Eurovision: Why is the UK hosting it and when is it on?


Eurovision is the world’s biggest international song contest, and more than 160 million people are expected to watch the final in May in Liverpool.

It began in 1956 as an experiment in joined-up live TV broadcasting but has grown into a huge international spectacle and celebration.

This year, 37 countries will compete, watched by some of the most enthusiastic and animated fans in the world – and for the first time, viewers outside Eurovision countries will be able to join in and vote for their favourite acts.

Ukraine won in 2022, so why is it being held in the UK?

Ukraine’s Kalush Orchestra won last year in Turin, Italy, with their song Stefania. The UK’s Sam Ryder finished second, with Space Man.

Usually the winning country hosts the next competition. But because of the ongoing war in Ukraine, the European Broadcasting Union (EBU) which organises the contest invited the BBC to host it on Ukraine’s behalf.

Liverpool, which gave the world The Beatles, Frankie Goes to Hollywood and The Wombats, has been chosen as the host city, and the contest will take place at the M&S Bank Arena on the waterfront.

This is the ninth time the UK will host the competition and the fifth time it’s hosted for other countries due to financial or capacity issues.

When is it?

Eurovision culminates with the massive spectacle of a grand final on Saturday 13 May, but there is a long lead-up which begins on 31 January with the host city handover and the draw to decide which countries will compete in which semi-final.

Many of the countries taking part have also begun the selection process for their participating acts and songs. That’s usually completed by mid-March.

The competition itself is made up of three live shows: two semi-finals and the grand final.

This year’s semis will take place on Tuesday 9 May and Thursday 11 May. Ten countries from each will go through.

The so-called big five don’t take part in the semis – the UK, Italy, France, Spain, and Germany pay more to EBU, and so they are guaranteed a place in the final, along with last year’s winners, Ukraine. So a total of 26 countries will be competing for Eurovision glory on 13 May.

How do I get a ticket?

Tickets are notoriously hard to come by for the final and semi-finals but thousands do go on sale.

Details of how many tickets will be available in the arena; when they will be released and how to get them are yet to be confirmed. Further information is available on the Eurovision website.

There are actually nine ticketed shows – including rehearsals earlier in the day that work better for families and shows for the juries who vote on the acts.

In the city, there will also be a fan park with big screens for people to join the celebrations.

If it’s all about Europe, why is Australia in it?

Australia's 2019 act Kate Miller-Heidkes surrounded by her team waits for vote results while waiving Australian and Aboriginal flags

Getty Images

Eurovision has been popular in Australia since the 1980s, and in 2015 the country was invited to perform as part of celebrations to mark the 60th year of the song contest.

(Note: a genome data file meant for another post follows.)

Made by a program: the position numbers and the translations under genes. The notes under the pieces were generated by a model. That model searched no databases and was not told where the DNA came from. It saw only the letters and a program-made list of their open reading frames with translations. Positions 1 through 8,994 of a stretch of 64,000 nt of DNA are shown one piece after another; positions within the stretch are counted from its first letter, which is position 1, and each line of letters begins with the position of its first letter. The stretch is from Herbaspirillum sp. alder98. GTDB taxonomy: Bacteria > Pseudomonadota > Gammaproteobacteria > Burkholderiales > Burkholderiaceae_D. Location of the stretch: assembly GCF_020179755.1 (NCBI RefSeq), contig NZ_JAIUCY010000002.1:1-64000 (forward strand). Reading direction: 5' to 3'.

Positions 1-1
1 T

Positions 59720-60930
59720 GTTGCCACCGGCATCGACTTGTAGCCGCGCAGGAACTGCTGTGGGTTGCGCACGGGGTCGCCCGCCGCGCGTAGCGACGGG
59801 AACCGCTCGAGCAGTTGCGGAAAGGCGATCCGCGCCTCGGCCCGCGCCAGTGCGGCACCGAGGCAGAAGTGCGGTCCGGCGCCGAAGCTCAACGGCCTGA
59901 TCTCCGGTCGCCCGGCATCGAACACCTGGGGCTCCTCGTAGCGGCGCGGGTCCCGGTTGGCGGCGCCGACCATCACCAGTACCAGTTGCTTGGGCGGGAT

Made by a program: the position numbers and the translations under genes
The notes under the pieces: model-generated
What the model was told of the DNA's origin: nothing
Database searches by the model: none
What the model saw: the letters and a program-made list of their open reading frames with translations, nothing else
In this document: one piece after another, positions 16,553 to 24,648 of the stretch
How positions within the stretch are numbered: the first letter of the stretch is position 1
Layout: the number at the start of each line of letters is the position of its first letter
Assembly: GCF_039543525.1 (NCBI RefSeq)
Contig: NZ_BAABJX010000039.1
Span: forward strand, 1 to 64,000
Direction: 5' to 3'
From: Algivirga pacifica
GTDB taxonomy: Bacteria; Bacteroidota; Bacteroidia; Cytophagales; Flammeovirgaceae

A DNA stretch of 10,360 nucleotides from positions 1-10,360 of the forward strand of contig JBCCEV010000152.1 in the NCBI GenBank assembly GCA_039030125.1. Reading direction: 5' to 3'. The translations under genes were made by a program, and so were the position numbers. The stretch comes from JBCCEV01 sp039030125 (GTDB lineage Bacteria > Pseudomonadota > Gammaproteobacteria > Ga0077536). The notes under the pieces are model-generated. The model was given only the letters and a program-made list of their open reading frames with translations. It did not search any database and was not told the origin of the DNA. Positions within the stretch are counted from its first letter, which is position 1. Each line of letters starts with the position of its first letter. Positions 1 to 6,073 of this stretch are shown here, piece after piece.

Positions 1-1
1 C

It was such a success that the country was given permission to keep competing until this year at least. Australia also has to pay a fee to the EBU to take part in the same way as other European countries do.

If Australia ever won the competition, there’s a special rule in place which states they would have to nominate a European co-host who would stage the competition on their behalf, so no chance of the Eurovision Song Contest taking place Down Under.

There are other countries not in Europe – like Armenia and Israel – who also participate in Eurovision, as they are members of the EBU.

How does the voting work?

The 10 acts going through from each of the semi-finals will be decided solely on public votes. Previously, jury votes were also involved, but not this time around.

In the final itself, the voting is a bit more complicated.

The three hosts of Turin 2022 anxiously hold hands while waiting for vote results

Getty Images

Each of the 26 competing countries has a jury whose members rank all of the countries’ performances. They give the top 10 acts 12, 10, eight, seven, six, five, four, three, two or one points. These jury vote results are announced by each country in turn on the night.

Then, calculated from viewer votes, the competing countries give the other contestants 12 to one points in the same way (excluding 11 and 9).

Public votes from the rest of the world will be counted as if they are one other country and allocated as 12 to one points. This is new, so it’s the first time people across the globe, not just in Eurovision countries, will be able to have their say.

Together, these decide the overall winner of the glass microphone trophy.

Who pays for it?

Each participating country enters as a broadcaster – for example BBC, RTÉ and RAI, for the UK, Ireland and Italy.

All broadcasters are charged a fee to take part, with the big five paying more than others.

How much each participating broadcaster pays to enter is not made public, but the total cost between all entrants normally adds up to around £5m ($6.2m), with the host paying a further sum.

Bulgaria, North Macedonia and Montenegro, who all failed to make it past last year’s semi-finals, have pulled out of this year’s competition over money concerns.

Local government in and around Liverpool has committed to £4m for attractions around May’s contest, including a fan village with big screens and stages for live music.

On top of that, the UK government says it will also contribute financially. But the bulk of the cost will fall to the BBC as host broadcaster.

Eurovisioncast is available on BBC Sounds, or search wherever you get your podcasts from.


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